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November 22, 2002 - Image 63

Resource type:
Text
Publication:
The Detroit Jewish News, 2002-11-22

Disclaimer: Computer generated plain text may have errors. Read more about this.

Organizations learn to tailor opportunities to the
changing needs of today's volunteers.

SHARON LUCKERMAN

Staff Writer

T

hanksgiving is a traditional time to reflect
on all we're grateful for. Being grateful,
for those who volunteer, also includes the
rewards that come from helping others.
Gimilut chasidim means helping others," Jordan
Shifman, 13, wrote in a recent essay at Hillel Day
School in Farmington Hills. Once a week, Jordan
spends time playing with and teaching Stephanie
Harris, 11, who has special needs. Both live in West
Bloomfield and they've been paired through
Friendship Circle for more than a year. Recently, the
two girls went to an overnight camp together —
Stephanie's first time away without a parent.
"I never understood why helping others was so
important until recently," Shifman concludes in her
essay. "Stephanie really did teach me the value of life
and [of] helping others ... [She's] my American hero."
After her husband died, Ida Rogoff of West
Bloomfield, who never had taught school before, started
tutoring at two elementary schools in West Bloomfield.

"Tutoring has been my life saver," she says. Her
to get free education," she says, adding that volun-
60-year old daughter wants her to slow down and
teering also provides a way to meet new people or
join a support group for people who have lost a
learn what's going on in the community.
spouse, but Rogoff, who volunteers six hours a week,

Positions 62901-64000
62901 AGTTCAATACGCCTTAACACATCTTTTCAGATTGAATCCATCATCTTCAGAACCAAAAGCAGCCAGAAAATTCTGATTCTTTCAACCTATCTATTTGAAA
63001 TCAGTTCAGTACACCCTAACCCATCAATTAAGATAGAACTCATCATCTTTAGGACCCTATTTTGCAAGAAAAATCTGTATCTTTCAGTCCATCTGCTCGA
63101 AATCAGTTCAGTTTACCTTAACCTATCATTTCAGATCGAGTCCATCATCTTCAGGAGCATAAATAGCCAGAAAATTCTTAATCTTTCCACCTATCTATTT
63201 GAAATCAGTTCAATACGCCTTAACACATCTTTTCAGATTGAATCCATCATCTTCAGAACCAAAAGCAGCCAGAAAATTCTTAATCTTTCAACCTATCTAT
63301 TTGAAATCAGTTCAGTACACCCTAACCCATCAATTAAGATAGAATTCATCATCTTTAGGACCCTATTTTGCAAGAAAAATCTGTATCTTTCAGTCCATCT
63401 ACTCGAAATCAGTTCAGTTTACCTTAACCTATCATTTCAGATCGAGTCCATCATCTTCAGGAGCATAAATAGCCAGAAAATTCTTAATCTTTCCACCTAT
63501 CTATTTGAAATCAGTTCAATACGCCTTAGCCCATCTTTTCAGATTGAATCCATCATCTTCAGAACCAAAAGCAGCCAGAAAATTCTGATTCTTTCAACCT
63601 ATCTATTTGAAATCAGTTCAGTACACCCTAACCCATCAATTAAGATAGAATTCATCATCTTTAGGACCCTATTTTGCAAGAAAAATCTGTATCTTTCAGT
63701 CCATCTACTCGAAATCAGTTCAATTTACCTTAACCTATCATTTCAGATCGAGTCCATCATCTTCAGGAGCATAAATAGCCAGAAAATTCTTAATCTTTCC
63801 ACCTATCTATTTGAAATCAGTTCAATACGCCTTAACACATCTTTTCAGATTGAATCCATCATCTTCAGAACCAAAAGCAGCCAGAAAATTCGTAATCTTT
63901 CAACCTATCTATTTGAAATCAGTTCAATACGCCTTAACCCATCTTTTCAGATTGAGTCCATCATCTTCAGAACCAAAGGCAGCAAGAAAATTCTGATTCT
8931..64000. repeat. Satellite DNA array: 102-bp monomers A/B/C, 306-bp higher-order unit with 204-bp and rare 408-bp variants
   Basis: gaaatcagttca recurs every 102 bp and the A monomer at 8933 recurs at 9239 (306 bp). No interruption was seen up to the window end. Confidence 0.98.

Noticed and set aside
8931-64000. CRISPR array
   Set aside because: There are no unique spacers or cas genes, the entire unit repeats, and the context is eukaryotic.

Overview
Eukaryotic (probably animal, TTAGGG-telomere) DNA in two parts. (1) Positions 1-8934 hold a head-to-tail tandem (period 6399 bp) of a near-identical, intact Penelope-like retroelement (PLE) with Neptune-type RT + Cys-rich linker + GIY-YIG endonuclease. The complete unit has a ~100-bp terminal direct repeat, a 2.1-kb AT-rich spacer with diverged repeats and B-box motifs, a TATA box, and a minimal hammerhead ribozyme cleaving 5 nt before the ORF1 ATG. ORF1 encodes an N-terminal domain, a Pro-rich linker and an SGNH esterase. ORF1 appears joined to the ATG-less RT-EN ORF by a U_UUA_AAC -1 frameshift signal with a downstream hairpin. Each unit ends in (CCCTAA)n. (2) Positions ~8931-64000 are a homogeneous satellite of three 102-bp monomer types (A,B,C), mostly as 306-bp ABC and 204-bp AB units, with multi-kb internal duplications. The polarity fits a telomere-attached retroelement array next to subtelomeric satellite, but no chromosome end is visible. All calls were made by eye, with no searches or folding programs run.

Changing Trends
says, "This is the most healing thing I've ever done. I
get hugs from the children; the teachers don't."
More than 100 years ago, Jewish volunteers who
By helping others, volunteers often end up help-
stepped up to meet the needs of a growing community
ing themselves. Those who have lost spouses find
laid the foundation for many of today's Jewish commu-
meaning again in another human connection. Some
nal organizations, such as Jewish Family Service (JFS),
find volunteering an antidote to loneliness. Those
Jewish Federation of Metropolitan Detroit and Hebrew
who are retired can try something differ-
Free Loan Association.
Daytime chair of
ent and discover a new way to reinvigo-
"JFS has historical antecedents in the
rate their lives. Young people find mentors Meals on Wheels
charitable work of various self-help and
Ruth Hir shfield, 84, relief societies, often affiliated with syna-
who guide them, or new friends, or expe-
of Farmin gton Hills gogues and temples," says Holly Teasdie,
riences that can shape their future.
brings a tray of soup archivist at the Rabbi Leo M. Franklin
"Volunteering can be a gateway to a job,"
ready
for delivery
says Barbara Moretsky of Bloomfield Hills,
Archives at Temple Beth El. She adds
to
frail
se niors.
whose various volunteer jobs snowballed into
that, in 1899, Rabbi Franklin formed
a paid executive director position — and
United Jewish-Charities, forerunner of
then more volunteering. She's a former vice president of
today's United Jewish Foundation, with money from
Hadassah-Greater Detroit Chapter and an advocate for
his temple members and those of Congregation
volunteering.
"It's a way to network for business or pleasure and
SIGN OF THE TIMES on page 64

11/22
2002

413

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